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That’s right. Not everything is on the internet. Even though it seems like there’s an endless amount of information when you do an internet or Kirkwood library search there’s a whole lot of information that will never be found that way.

Think about how information gets “on” the internet. Some person or entity has to put it there.  They have to decide to do it, and then do it. When you write your Composition I paper does it ever make it to the internet? Did you or your instructor decide to put it there and then did you do it?

Why would some information NOT be on the internet?

It isn’t always practical. Not everybody has the financial or technical means, or even the time, to digitize and load their content to the internet.  Back to your Comp I paper.  It’s probably already in a digital format because you typed it in Microsoft Word, but what if it wasn’t? How would you get it that way? And where would you put it? Do you have a website? Can you get it published? Do you have the time?

Copyright.  If an item is copyrighted, it can only be placed online legally if the appropriate permissions are given.  With copyrighted works, you usually have better luck finding them through subscriptions to publisher sites or online databases like Ebsco. That’s great if you have access through a library or school but not so great if you’re at home doing research using a free search engine like Google. Even if you’re at the library, they have to subscribe to the database that contains what you’re looking for. These items usually won’t be freely available on the internet because somebody is in the business of making money from them.  You might say all information should be free but think about your great Comp I paper. It was REALLY good. Do you want to let everybody read it and use it for free or would you rather make a little money from it?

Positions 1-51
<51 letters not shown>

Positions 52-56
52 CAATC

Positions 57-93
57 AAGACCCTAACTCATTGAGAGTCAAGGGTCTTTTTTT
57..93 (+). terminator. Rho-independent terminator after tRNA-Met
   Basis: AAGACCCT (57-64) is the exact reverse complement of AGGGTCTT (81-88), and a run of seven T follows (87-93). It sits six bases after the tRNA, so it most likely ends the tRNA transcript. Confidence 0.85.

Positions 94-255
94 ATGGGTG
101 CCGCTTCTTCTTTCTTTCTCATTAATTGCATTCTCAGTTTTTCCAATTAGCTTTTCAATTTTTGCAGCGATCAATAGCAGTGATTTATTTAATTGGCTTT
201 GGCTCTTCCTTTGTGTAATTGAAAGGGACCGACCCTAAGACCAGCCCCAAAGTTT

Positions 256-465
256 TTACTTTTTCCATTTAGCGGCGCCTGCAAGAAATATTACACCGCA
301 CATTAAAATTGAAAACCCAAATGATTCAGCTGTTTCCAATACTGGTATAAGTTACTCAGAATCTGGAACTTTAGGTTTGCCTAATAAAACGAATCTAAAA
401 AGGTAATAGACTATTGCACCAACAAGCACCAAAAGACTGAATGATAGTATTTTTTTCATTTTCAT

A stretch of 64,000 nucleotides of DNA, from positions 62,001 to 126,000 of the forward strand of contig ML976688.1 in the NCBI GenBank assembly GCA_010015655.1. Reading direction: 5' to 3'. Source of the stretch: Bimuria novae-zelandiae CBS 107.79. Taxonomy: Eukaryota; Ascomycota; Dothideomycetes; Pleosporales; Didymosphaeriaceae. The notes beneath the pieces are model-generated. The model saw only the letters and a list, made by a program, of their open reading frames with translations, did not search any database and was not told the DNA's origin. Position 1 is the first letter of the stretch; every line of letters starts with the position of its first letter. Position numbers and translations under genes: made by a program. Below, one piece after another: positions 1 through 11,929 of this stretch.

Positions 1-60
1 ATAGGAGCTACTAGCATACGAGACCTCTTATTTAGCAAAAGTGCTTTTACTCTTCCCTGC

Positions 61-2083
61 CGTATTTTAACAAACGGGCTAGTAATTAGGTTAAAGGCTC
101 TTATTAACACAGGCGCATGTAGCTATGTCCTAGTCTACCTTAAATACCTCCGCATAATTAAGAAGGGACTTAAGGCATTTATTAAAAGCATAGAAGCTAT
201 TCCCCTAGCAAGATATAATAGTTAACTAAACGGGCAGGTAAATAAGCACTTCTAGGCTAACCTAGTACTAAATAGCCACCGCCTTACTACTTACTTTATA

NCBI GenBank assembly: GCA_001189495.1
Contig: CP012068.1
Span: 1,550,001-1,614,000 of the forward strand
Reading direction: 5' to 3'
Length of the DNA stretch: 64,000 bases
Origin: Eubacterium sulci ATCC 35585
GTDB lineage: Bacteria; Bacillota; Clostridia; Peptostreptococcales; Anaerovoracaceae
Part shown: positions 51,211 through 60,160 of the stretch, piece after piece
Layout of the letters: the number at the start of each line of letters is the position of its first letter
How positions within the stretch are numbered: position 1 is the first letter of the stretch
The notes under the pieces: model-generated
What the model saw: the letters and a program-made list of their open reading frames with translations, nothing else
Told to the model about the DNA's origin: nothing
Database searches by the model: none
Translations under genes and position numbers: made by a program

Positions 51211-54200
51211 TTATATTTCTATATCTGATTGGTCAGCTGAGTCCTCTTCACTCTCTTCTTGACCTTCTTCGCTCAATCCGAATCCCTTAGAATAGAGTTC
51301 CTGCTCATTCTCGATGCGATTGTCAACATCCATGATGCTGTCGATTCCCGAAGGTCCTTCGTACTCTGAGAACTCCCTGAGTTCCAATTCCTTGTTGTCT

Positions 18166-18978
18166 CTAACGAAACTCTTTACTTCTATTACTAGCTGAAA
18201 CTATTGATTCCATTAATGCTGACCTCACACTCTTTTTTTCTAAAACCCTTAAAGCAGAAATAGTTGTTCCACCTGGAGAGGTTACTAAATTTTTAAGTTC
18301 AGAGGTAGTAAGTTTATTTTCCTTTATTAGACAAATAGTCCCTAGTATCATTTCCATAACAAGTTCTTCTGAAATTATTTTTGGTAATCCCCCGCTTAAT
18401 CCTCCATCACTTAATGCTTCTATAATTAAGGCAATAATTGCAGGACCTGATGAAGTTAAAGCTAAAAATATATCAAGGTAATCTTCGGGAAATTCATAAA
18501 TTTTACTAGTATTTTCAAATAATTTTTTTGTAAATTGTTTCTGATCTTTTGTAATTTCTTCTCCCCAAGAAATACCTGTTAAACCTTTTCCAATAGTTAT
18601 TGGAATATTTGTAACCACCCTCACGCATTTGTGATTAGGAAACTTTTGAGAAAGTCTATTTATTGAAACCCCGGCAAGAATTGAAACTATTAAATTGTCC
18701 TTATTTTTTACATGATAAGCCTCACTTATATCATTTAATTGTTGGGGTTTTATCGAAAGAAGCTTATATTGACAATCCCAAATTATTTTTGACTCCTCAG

What about really old stuff?  Consider an article published in 1935. It may not be restricted by copyright, but to be available online somebody had to have a copy and then decide it was worth the effort of scanning and loading – not to mention making it findable.  It might be rare that you need a paper from 1935 but there may be a time when that’s just what you need.   Don’t lose hope!  Your library can probably get the older item for you through interlibrary loan. Don’t know what that is? Ask your librarian!

What about really new stuff?  Sometimes it just takes time for things to make their way to the internet. How quickly will be loading your Comp I paper?  And sometimes a publisher will “embargo” their publications – meaning there’s a period during which access is not allowed to some users. So even though a journal may be included in a library subscription, the latest several months may not be available to those users.  During that time publishers give access to their direct subscribers. They do this to protect their revenue.  When this new information is just what you need, contact your librarian.  We may be able to get it another way.

These are just a few of the reasons not everything is on the internet.  If any of these things trip you up, or if you need help with any other research problems, be sure to contact your friendly, helpful librarian.